Activist groups on Wednesday unveiled a new coalition aimed at repealing the law authorizing mass surveillance by US intelligence and law enforcement agencies.

"This is our chance to end mass surveillance under the Patriot Act," said the website of the coalition, which wants to repeal Section 215 of the Patriot Act.

The move comes with the law set to expire on June 1, and uncertainty about whether Congress will extend those provisions or whether certain data-sweep programs would end.

The activist groups led by the Electronic Frontier Foundation are pressing lawmakers to end the programs unveiled in documents leaked by former National Security Agency contractor Edward Snowden.

"The NSA has accomplished the equivalent of sitting inside our homes, taking notes on where we go, who we talk to, and what we do during the day," said Nadia Kayyali, activist at the Electronic Frontier Foundation.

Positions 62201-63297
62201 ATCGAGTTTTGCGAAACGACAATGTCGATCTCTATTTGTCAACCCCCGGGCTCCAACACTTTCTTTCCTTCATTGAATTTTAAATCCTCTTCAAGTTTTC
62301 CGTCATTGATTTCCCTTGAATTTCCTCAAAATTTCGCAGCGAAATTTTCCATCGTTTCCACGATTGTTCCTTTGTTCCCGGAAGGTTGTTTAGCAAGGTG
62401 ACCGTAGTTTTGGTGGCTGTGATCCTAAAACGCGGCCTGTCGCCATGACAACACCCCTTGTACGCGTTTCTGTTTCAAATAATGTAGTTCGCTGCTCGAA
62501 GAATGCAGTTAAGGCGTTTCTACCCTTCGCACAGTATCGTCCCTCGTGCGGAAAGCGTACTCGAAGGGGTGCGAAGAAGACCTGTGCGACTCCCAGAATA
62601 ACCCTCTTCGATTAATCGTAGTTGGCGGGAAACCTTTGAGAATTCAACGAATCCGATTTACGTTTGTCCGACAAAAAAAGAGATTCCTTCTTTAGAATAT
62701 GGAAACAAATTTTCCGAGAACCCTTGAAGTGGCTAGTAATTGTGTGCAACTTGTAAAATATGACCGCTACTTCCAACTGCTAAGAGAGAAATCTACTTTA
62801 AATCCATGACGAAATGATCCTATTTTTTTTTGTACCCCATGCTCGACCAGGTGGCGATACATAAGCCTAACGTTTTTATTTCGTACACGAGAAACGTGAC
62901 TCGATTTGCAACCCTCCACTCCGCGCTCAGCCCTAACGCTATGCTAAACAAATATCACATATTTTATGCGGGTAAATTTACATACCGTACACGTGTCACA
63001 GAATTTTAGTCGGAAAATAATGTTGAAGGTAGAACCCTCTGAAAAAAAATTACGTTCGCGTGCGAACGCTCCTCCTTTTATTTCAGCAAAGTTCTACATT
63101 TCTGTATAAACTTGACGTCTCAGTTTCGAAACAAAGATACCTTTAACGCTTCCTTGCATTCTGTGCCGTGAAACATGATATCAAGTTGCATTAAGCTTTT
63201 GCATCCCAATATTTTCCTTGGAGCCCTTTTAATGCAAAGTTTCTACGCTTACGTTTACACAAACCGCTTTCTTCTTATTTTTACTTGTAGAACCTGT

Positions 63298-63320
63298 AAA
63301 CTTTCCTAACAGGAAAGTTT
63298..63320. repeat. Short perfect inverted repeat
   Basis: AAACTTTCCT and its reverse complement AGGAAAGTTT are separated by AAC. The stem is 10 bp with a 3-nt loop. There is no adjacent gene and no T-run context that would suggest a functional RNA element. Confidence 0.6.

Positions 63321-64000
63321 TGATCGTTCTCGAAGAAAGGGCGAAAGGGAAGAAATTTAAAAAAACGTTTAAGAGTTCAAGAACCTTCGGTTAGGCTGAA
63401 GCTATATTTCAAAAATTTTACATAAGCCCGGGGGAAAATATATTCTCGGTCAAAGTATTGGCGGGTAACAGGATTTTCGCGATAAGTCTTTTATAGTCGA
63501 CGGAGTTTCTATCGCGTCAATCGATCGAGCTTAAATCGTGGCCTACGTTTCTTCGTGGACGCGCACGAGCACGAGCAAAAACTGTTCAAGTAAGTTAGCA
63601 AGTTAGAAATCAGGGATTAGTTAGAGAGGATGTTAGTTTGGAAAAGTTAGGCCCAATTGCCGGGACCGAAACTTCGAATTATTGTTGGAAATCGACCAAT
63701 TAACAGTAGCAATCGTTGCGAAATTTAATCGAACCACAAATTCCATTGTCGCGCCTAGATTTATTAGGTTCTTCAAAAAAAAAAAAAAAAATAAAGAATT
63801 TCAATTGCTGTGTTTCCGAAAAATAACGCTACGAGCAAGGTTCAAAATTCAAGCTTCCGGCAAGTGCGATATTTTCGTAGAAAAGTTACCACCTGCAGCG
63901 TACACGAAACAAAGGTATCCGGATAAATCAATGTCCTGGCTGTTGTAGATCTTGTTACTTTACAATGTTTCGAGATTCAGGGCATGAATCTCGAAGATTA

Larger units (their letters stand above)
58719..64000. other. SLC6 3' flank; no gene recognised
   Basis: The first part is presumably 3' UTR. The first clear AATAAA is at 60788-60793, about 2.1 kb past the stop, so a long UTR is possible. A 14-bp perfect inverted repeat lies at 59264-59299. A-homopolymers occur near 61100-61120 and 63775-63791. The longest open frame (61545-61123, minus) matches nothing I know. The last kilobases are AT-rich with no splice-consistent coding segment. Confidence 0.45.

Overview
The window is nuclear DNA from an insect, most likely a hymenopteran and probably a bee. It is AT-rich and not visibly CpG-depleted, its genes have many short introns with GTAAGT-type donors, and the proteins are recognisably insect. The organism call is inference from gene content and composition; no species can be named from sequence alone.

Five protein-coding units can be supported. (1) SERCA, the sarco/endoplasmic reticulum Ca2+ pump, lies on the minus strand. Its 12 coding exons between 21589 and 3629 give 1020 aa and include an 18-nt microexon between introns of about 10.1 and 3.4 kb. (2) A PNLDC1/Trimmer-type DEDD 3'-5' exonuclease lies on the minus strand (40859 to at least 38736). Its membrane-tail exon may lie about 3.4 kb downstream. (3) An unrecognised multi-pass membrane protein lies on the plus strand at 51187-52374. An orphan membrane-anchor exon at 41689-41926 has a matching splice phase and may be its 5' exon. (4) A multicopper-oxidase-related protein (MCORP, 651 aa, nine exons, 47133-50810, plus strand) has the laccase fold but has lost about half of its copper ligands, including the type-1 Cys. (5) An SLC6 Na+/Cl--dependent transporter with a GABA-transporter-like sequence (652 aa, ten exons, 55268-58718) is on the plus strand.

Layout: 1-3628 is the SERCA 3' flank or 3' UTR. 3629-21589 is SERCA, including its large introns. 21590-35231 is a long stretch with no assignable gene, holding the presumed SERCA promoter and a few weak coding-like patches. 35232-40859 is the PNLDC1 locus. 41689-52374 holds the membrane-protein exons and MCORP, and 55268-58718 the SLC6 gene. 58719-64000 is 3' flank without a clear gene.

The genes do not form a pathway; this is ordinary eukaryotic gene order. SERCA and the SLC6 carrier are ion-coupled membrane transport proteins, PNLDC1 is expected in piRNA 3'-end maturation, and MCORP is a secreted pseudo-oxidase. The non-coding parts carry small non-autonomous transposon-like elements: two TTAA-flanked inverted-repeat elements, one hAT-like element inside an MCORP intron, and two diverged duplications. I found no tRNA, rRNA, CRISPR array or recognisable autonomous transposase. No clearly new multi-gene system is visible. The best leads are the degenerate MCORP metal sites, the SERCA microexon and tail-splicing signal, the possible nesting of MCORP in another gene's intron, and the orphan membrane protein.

"The American public has called for a change, and 'Fight 215' is our opportunity to bring American law back in line with our constitution."

The White House said last month it would stop bulk collection after June 1 if not specifically authorized by Congress.

But many activists argue there could be other loopholes to allow to continue.

In March, major US technology organizations joined in a letter to top officials and lawmakers calling for surveillance reforms.

The new coalition seeks to rally public support to write and call members of Congress.

The coalition includes the American Civil Liberties Union, the Sunlight Foundation, Center for Democracy & Technology and the Council on American-Islamic Relations, among others.